There have been offerings from conservators in Madison and Milwaukee who specialize in repair and preservation of historical items while an intern from the La Crosse County Historical Society is scheduled to begin work this week. The head of a local archeology group, Ryan Howell, launched a fundraiser earlier this month with a goal of $20,000. As of Saturday, the effort had more than $18,000 in pledges.
Howell, who lives in Warrens, has worked with the Ho-Chunk Nation on efforts to preserve and identify items found in the area that relate to the Nation’s history. The museum and cultural center serve as conduits for educating those unfamiliar with the Ho-Chunk’s past.
“I think it’s really important that the Ho-Chunk have a place that they tell their history and their story in their own words,” said Howell, who runs Wisconsin Archeology Artifacts, a 3,000-friend Facebook page. “To me the museum is a step in the right direction in that effort. And with COVID going on, the tribe has taken a financial hit just like everybody else this year.”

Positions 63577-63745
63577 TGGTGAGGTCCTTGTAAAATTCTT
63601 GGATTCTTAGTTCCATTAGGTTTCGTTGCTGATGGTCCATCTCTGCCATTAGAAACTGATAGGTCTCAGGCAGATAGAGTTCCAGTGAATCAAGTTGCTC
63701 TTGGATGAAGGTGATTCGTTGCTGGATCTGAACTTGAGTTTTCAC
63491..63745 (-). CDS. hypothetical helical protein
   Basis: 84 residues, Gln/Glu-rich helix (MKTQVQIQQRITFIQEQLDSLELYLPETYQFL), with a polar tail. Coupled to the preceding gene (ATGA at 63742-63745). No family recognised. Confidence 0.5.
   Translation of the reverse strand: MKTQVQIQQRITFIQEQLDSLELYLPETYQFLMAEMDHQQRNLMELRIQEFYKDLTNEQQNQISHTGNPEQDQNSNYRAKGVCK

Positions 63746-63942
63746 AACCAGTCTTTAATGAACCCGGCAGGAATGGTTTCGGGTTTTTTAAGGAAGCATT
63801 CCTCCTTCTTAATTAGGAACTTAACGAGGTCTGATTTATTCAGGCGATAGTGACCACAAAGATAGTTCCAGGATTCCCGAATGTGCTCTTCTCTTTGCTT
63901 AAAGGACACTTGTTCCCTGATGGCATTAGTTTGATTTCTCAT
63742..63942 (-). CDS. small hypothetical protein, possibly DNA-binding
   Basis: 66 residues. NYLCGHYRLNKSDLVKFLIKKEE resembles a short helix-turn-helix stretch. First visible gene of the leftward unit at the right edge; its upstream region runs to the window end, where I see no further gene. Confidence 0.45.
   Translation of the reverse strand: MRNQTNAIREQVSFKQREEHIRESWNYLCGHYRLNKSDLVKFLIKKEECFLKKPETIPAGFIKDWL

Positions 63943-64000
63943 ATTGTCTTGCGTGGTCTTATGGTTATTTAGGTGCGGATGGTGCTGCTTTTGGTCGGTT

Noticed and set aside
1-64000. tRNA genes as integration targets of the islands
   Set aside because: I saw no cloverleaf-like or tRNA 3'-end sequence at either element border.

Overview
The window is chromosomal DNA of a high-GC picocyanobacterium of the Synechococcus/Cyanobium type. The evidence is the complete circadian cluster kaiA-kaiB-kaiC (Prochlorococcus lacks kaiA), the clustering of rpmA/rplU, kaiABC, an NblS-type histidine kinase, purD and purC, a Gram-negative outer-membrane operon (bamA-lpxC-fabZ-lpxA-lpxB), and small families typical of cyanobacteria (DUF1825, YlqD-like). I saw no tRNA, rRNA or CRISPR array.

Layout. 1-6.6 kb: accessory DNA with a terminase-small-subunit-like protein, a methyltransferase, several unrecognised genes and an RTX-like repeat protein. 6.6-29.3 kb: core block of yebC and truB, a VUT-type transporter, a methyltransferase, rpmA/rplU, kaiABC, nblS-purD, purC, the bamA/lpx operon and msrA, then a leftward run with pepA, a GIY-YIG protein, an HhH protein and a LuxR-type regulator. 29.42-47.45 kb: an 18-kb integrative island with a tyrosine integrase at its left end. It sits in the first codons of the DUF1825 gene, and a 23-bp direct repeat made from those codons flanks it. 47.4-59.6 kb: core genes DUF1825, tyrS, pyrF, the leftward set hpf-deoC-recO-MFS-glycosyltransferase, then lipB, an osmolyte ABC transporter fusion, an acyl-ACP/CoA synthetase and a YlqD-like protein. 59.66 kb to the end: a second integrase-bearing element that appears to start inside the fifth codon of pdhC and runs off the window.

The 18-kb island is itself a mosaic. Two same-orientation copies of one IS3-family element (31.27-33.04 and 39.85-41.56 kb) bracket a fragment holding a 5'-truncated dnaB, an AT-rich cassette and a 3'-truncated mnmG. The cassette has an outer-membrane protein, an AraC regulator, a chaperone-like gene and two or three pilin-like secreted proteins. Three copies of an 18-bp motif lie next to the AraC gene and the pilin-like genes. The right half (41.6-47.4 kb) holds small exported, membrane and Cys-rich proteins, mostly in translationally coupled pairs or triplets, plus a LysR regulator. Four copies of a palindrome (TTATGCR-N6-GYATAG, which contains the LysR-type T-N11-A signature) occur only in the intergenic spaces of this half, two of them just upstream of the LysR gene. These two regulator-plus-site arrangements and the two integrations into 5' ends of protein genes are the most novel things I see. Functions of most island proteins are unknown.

Multiple buildings in the 1100 block of Superior Avenue, the city’s main drag, sustained damage from fire, water or smoke or a combination of the three. The blaze, reported at 5 a.m., started in an apartment above Dimensions Bar, ultimately destroying the building and a neighboring building that was home to Artisan Market. One person was rescued and 45 firefighters from Tomah, Sparta, Fort McCoy and Oakdale responded to the scene, according to the La Crosse Tribune.
Later that day, teams of volunteers descended on the museum to pull items from the soaked facility.
The roof of the Ho-Chunk’s building will need to be replaced and the building, the former home of the Tomah Journal, is undergoing a deep clean, projects that could cost more than $250,000, according to Sampson Falcon, executive director of Ho-Chunk Nation’s Department of Heritage Preservation, which oversees the museum and cultural center along with divisions of language, veterans affairs, cultural resources and enrollment. It’s unclear when the museum and cultural center will reopen and, when it does, if it will be in the same location.